Here’s a really great example of just how here today-gone tomorrow the pop music business can be sometimes. Doctor And The Medics were a band that formed in the early-80s, and their frontman was “The Doctor”, or Clive from Knotty Ash. They had a rather flamboyant look, I get the feeling that they weren’t to be taken entirely seriously and they knew how daft their image was, and when looking back at some old music magazines recently, I couldn’t help but notice something rather interesting about them.
Among the group were a pair of female backing singers/dancers known as The Anadin Brothers. They were Collette Appleby (no relation to Mel And Kim I imagine) and Wendi West (who went on to marry The Doctor), who had also worked with The Cult. They had a rather striking look with their long black hair, identical dress, heavy makeup and general air of mysteriousness, meaning they were probably the closest equivalent to the mighty Shakespears Sister on the pop music scene in this era which is fine by me.
By the mid-80s they had released a few singles that got nowhere. But then, in May 1986 they released “Spirit In The Sky”, a rather straightforward glam-rock cover of the song that had previously been a chart-topper in 1970 for Norman Greenbaum. Despite being rather faithful to the original version, the public became very fond of it, and just like the original it was a Number One single in the UK.
Suddenly they were a big deal, they seemed to be on Top Of The Pops every week along with many other TV shows, The Doctor appeared on the cover of Just Seventeen (I’m sure that the 12-year-old girls who bought that magazine loved him), Number One, Sounds, and, in a true sign that you’ve arrived, Lookin! It must’ve been very exciting for them to suddenly be the biggest pop group in Britain for about three minutes in 1986. Fame at last!
They then released their first album “Laughing At The Pieces”, which reached No. 25. So it must’ve been felt that there would be some anticipation for what they would do next, but… there wasn’t really. After the follow-up “Burn” reached No. 29, in November 1986 they decided to release another cover. This was “Waterloo”, which of course was the song that won the 1974 Eurovision Song Contest, and transformed Abba into pop superstars. What was notable about this one was that The Anadin Brothers took the lead vocal.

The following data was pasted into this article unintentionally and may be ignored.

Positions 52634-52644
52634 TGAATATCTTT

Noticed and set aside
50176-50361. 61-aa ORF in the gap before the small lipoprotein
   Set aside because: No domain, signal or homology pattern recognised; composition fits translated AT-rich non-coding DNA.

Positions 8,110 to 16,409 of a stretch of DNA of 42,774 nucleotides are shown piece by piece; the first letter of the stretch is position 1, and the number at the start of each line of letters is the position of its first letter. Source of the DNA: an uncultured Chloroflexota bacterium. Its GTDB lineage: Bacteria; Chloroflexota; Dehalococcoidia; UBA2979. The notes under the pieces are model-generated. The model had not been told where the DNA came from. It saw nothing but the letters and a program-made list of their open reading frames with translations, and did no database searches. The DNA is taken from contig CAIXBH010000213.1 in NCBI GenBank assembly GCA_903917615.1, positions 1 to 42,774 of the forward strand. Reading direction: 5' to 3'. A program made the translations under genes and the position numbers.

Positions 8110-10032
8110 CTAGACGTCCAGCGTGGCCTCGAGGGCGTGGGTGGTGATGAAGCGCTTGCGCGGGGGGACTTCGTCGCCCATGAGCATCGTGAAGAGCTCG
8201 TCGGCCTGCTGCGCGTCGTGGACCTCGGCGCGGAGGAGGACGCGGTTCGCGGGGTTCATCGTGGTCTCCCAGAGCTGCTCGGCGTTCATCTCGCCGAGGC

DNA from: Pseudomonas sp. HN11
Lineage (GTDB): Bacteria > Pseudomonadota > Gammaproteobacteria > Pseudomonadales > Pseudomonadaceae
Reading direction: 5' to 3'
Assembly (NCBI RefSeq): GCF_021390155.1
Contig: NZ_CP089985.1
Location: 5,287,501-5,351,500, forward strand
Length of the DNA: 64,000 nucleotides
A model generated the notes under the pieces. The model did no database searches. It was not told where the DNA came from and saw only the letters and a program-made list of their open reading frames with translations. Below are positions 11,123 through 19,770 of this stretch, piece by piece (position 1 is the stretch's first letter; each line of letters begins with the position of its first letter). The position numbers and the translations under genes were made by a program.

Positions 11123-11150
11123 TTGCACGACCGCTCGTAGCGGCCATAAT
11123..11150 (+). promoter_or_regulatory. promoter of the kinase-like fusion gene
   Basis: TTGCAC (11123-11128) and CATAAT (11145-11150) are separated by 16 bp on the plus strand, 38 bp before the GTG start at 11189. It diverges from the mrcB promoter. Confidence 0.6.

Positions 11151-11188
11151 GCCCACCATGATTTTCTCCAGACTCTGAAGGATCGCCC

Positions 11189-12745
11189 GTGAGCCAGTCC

There was also an amusing video that featured a Eurovision style-show hosted by Katie Boyle, with various celebrities on the judging panel including Captain Sensible. The Anadin Brothers appeared dressed as the two ladies in Abba, which was a rather different look for them. Could they put their stamp on this classic? Helping them out was special guest Roy Wood, who knew a thing or two about famous hit singles himself.
They performed this on Cheggers Plays Pop and Saturday SuperStore, where they took part in a competition to play a gig at a viewer’s home. I’m sure that it was a great moment for the winner to find all of them at their door, and then see them go in and perform “Waterloo” in their front room to an excited crowd, I wouldn’t have minded that myself.
Despite all this, “Waterloo” reached only No. 45, and they never had another hit, meaning that, rather remarkably, barely six months on from their huge success, Doctor And The Medics were all over. They did release a few more singles and albums in the late-80s though, and The Doctor is still around and seems to be proud of his success. Some people get fed up with their biggest hit overshadowing all their other work, but if he wants to perform “Spirit On The Sky” on stage until he’s about 73 then good for him.